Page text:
So it’s bye bye Bari Atwan. He certainly won’t be missed by us but unfortunately, we won’t be betting against his reappearing on the screens of mainstream news channels in his spare time.
Now that Bari Atwan has left his post, it’s time for the BBC and Sky to make sure that he never appears for them again.
From: …@verizon.com Subj: Re: IDNS: Car Bomb Rocks Hezbollah
How can we get that 12 year old kid, who was interviewed, to be nominated as the next interim president of Egypt? It seems too good to be true so perhaps some cynicism as to the accuracy of the translation is warranted.
I’d like to believe that the video is what it appears to be. But if it turns out the video was either a hoax or satire, my credibility goes down the drain.
When I started off in journalism, the best advice I ever got was from an editor who simply said, “Only write what you know.” That wisdom applies to what we share online too. Remember the Iranian news agency that ripped off an article from The Onion and got egg on its face?
From: …@optonline.net Subj: RE: IDNS: BREAKING: Egypt Military Coup Underway
I WOULD HAVE LIKED TO EXPRESS MY DISPLEASURE WITH PARAMOUNT, BUT AM NOT ON FACEBOOK, NOR DO I EVER WANT TO BE ON IT.
WAS THAT THE ONLY WAY YOU COULD HAVE GVEN US TO REPLY ?
We felt that lots of people posting comments on Paramount’s Facebook page would get their attention more than emails to some corporate office. We have a Facebook community of more than 12,000 people and growing. If everyone’s outraged enough to post comments and share with their friends, the numbers add up to something the studio can’t ignore.
3. Anti-semitism in the media, like last week’s nasty German cartoon, always touches a nerve in readers.
From: …@gmail.com Subj: Re: Anti-Semitism in German Daily: Israel as a Ravenous Monster
Instead of showing more horrors against us, Jews and Israelis, you need to attack back the rascals by inventing all kind of stories as they do for us, just get them back horrors invented or true. They need to get back instead of we, playing poor persecuted Jews, to do it just back! To be harsh , rude, as they all know to be. Attack back moslems christians etc…. as they do to us!!!!
I could have a lot of fun making up rumors and innuendo. But that’s no better than the the lies we’re always debunking. Many Arabs are willing to lend legitimacy to the most insane conspiracy theories (like Morsi’s in cahoots with Israel) because they’ve stretched and distorted the truth for so long.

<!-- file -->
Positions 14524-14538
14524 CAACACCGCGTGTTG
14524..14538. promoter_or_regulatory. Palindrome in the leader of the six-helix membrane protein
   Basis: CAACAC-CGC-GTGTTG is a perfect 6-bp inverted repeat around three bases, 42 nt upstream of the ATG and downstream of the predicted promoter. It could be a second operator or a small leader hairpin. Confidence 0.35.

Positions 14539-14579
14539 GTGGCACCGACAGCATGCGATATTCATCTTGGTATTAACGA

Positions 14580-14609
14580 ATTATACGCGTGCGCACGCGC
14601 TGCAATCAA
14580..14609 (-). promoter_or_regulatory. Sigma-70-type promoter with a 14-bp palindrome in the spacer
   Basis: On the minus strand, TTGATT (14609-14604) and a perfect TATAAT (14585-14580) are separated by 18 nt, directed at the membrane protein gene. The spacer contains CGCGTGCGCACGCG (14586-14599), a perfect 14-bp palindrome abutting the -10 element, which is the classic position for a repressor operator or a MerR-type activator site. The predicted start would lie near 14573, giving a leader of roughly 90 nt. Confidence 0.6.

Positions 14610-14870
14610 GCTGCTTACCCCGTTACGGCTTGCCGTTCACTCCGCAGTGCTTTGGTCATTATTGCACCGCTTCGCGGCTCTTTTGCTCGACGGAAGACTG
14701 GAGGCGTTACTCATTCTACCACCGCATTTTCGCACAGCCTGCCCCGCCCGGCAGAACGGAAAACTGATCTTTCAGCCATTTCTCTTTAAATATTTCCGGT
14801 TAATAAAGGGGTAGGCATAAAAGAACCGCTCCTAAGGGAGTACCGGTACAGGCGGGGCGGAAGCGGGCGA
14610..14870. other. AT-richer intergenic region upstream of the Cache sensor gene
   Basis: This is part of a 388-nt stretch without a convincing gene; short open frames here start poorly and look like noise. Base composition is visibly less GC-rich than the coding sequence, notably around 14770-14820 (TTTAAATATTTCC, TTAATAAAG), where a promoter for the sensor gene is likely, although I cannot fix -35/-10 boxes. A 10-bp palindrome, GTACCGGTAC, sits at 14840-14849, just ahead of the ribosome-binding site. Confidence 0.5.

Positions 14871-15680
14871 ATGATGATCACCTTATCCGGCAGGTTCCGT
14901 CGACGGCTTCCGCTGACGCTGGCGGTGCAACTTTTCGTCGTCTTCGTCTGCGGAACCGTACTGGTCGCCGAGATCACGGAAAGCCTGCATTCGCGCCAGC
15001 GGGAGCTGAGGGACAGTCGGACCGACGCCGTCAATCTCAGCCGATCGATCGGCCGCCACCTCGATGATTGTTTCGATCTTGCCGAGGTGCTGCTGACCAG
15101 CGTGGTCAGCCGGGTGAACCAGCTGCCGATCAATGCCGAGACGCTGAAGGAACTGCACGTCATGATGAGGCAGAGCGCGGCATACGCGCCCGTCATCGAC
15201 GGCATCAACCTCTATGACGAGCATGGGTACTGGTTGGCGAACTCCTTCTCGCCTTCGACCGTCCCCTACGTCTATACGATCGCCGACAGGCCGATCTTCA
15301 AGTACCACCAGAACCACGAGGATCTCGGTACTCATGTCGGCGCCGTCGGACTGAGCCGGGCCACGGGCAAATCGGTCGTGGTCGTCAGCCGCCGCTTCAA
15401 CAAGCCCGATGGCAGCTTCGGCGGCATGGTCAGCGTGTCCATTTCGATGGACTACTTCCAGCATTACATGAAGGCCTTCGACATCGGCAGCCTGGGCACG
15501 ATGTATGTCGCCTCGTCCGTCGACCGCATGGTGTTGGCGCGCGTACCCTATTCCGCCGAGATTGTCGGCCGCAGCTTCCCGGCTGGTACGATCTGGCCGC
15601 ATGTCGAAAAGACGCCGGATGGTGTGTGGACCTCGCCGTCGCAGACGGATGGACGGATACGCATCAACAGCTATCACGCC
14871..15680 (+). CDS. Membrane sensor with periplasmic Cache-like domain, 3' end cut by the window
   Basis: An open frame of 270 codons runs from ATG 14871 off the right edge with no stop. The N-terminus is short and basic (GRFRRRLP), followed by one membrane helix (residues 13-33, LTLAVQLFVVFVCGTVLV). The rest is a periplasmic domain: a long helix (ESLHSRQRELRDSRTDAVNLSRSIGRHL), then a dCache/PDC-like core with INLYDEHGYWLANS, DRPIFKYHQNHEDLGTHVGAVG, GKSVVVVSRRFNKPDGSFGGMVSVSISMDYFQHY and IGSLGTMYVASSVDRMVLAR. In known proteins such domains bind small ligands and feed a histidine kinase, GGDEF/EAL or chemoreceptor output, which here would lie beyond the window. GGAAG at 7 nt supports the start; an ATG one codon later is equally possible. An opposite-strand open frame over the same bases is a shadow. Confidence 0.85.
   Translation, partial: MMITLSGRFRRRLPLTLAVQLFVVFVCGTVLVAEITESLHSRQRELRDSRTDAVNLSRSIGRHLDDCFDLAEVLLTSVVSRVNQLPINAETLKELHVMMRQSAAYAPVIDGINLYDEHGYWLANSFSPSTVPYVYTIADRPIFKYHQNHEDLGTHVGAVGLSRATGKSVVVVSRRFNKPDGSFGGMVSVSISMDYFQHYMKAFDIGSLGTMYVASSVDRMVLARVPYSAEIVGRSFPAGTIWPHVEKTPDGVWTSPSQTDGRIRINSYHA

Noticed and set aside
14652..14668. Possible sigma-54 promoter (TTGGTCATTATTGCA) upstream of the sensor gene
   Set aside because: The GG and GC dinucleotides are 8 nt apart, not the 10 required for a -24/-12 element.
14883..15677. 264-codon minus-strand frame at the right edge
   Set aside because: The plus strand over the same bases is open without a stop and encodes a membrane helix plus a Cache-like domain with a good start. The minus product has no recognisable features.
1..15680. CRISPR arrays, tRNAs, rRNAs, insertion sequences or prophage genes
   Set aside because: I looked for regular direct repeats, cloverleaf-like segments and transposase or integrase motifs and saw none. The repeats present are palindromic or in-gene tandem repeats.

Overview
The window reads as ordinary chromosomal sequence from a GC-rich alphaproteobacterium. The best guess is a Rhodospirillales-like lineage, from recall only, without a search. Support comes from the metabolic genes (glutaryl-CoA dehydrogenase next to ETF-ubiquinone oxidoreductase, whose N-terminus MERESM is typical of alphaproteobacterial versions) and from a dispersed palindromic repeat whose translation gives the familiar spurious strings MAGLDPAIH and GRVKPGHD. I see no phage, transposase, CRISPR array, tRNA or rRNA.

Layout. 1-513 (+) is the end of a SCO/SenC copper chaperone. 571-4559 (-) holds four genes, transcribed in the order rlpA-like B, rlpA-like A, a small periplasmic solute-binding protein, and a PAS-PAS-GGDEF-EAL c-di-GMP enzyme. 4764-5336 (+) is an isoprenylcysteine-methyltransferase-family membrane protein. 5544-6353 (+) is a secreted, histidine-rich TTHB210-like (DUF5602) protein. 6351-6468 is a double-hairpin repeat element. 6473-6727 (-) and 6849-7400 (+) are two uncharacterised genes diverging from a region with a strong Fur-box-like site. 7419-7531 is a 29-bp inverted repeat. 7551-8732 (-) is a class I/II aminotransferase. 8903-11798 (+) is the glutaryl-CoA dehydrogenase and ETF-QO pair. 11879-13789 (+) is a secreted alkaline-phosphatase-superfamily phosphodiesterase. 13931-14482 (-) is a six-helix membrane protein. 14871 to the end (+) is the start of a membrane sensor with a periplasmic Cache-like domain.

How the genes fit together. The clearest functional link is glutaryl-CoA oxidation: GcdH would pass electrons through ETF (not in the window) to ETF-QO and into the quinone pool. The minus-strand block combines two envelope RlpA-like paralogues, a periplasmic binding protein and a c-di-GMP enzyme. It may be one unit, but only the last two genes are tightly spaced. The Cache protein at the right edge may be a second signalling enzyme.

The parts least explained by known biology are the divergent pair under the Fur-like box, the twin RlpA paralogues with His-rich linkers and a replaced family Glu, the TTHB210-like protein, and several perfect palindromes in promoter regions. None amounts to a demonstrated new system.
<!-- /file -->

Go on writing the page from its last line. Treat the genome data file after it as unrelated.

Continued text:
There’s a proper place for satire, but I don’t want to go down the road of dishonesty and propaganda.
Yesterday, I blogged the uproar after an Israeli journalist smuggled a gun into the Knesset and pointed it at Prime Minister Netanyahu. Channel 10 sought to raise awareness for undetectable guns that can be made by 3-dimensional printers.
I pointed out that this would revive a conflict between the prime minister’s security detail and the foreign press corps. The prime minister’s bodyguards can’t be happy that a reporter managed to point a gun at The Big Guy.
So last night, when Prime Minister Netanyahu and other VIPs attended a 4th of July celebration at the home of US ambassador, it’s quite possible Bibi’s guards had already decided to make an example of some unlucky journo. Either that, or Samer Jallad, a cameraman for the US-funded Al-Hurra TV, somehow raised suspicion at a very bad time.
Whatever the reason, you can imagine what happened next. Haaretz/AP writes:
The Arab satellite channel had coordinated with the Israeli prime minister’s office to cover the event on behalf of the international media. But when cameraman Samer Jallad arrived, he said he was detained for questioning, ordered to remove his shoes and sit in the sun for more than half an hour, and then taken to a room where he was forced to remove his pants for a body inspection. He said he was held for more than 90 minutes before he was permitted to enter . . .
Jallad, who said he has covered Prime Minister Benjamin Netanyahu on many occasions, is a Palestinian from East Jerusalem who holds full Israeli residency rights and has a government-issued press card.
The rest of the story is a familiar dance: The Foreign Press Association slammed the security detail and the Prime Minister’s Office said it’s ”ascertaining what happened.”
But I wonder if Channel 10′s investigative journalism described by the Times of Israel might turn back the clock.
Reporters managed to smuggle a home-made plastic gun into the Knesset with little difficulty, and pulled it out only meters away from Prime Minister Benjamin Netanyahu.
The correspondents from Channel 10′s nightly culture and technology program “Tzinor Layla” printed the gun using instructions downloaded from the Internet on a three-dimensional printer . . .